Rita Gunther McGrath, author of The End of Competitive Advantage: How to Keep Your Strategy Moving as Fast as Your Business, introduces a passage about when—and when not—to demand excellence from Tipping Sacred Cows: Kick the Bad Work Habits That Masquerade as Virtues, by Jake Breede
This article builds off our last post on the importance of not always striving for excellence perfection.
An excerpt from chapter 5 of Tipping Sacred Cows:
Kick the Bad Work Habits That Masquerade as Virtues
Ella ran a team responsible for marketing a drug for a large pharmaceutical company. Ella held herself and her team to the same high standards. She choreographed product launch events with the same relentless attention to detail that had driven her academic success. After earning a PhD in biology from Stanford and an MBA at Harvard, Ella had a long track record of striving for high standards. So Ella was shocked when her boss took her aside to tell her she was in danger of receiving a poor annual review. For the first few seconds of the conversation, all she could hear was the sound of her own heartbeat thumping in her chest. She replayed all of the sacrifices she had made for her job, and she was outraged. What else did he want from her?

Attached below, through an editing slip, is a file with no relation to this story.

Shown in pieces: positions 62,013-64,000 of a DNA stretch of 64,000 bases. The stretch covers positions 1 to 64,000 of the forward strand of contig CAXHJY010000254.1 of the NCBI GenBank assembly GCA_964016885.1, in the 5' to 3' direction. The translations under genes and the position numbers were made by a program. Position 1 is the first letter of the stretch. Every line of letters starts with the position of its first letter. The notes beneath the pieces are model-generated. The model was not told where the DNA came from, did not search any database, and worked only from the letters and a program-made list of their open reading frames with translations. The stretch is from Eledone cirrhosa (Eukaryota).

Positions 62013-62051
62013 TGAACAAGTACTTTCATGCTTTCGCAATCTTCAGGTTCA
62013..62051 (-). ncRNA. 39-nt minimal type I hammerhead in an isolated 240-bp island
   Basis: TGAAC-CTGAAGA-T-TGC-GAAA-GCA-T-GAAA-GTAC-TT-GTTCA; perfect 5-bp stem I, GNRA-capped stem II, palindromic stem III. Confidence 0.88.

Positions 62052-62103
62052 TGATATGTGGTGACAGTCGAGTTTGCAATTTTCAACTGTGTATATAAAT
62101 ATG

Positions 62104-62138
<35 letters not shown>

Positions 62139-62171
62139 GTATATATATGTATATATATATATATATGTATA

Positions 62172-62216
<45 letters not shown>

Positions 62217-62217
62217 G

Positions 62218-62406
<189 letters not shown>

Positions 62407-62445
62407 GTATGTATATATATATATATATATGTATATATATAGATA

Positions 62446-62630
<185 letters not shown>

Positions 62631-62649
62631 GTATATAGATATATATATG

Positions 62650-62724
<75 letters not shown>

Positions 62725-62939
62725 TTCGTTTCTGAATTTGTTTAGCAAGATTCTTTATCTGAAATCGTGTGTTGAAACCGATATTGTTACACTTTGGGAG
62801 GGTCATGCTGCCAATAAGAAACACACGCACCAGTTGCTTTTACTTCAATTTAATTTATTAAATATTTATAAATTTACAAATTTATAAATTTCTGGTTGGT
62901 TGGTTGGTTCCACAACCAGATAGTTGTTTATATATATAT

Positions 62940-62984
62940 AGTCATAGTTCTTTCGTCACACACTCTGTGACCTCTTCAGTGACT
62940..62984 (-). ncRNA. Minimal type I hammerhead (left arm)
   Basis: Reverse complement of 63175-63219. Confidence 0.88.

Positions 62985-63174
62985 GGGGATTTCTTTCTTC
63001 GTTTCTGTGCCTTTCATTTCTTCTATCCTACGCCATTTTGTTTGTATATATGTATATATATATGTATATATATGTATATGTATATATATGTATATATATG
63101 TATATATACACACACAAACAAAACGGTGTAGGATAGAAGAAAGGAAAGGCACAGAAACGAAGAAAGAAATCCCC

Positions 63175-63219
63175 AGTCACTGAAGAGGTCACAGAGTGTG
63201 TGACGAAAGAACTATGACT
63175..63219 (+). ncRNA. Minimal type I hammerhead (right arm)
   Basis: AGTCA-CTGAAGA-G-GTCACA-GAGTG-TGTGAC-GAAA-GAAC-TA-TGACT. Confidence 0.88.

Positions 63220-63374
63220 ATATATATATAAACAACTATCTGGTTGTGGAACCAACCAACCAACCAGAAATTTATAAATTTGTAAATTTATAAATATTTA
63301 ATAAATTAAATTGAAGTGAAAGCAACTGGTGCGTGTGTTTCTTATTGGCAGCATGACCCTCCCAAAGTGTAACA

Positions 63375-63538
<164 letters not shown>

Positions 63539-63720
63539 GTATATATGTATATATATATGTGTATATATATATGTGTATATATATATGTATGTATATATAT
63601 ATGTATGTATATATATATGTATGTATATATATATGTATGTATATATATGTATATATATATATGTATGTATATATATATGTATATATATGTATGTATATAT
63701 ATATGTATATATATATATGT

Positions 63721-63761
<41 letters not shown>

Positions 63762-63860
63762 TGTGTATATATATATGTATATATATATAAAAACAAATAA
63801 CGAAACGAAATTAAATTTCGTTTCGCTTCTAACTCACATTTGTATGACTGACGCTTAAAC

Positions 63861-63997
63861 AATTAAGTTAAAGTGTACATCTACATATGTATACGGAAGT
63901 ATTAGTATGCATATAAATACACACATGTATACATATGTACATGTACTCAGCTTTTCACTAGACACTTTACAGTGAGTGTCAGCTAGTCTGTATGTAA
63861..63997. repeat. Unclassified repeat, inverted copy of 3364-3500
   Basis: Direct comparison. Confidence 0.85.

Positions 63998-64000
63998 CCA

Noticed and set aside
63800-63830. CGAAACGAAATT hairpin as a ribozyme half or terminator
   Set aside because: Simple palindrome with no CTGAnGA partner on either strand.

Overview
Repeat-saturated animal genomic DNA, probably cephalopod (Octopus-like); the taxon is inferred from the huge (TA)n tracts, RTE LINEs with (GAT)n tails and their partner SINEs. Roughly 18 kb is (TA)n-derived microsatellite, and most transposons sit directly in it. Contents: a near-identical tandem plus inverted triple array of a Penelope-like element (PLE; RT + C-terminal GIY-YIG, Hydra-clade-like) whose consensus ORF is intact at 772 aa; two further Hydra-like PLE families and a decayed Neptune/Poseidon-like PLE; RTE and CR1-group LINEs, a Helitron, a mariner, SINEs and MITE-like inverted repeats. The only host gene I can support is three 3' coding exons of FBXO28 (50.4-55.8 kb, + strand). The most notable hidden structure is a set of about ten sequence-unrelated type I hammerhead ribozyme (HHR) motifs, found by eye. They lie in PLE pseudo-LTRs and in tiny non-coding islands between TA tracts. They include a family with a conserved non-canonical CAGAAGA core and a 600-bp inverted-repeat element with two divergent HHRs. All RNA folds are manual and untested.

“Ella, I think you thrive on intensity,” her boss said. “But things aren’t just intense on your team. They’re tense.”
As her pulse finally slowed, Ella realized that the one professional value she treasured most—excellence—had backfired. In school and in the early part of her career, Ella’s obsession with producing the best work had always paid off. But something was broken now. Armed with this insight, Ella applied her well-developed “excellence muscle” to the new task of creating a more supportive culture and making it safer for her team to ask for help. She started to listen more to her team and less to the relentless voice inside her head demanding that every action be perfect. Ella didn’t need to lower her standards—she needed to raise her game.
“Excellence not only kills ideas, it kills energy.” –Jake Breeden, Tipping Sacred Cow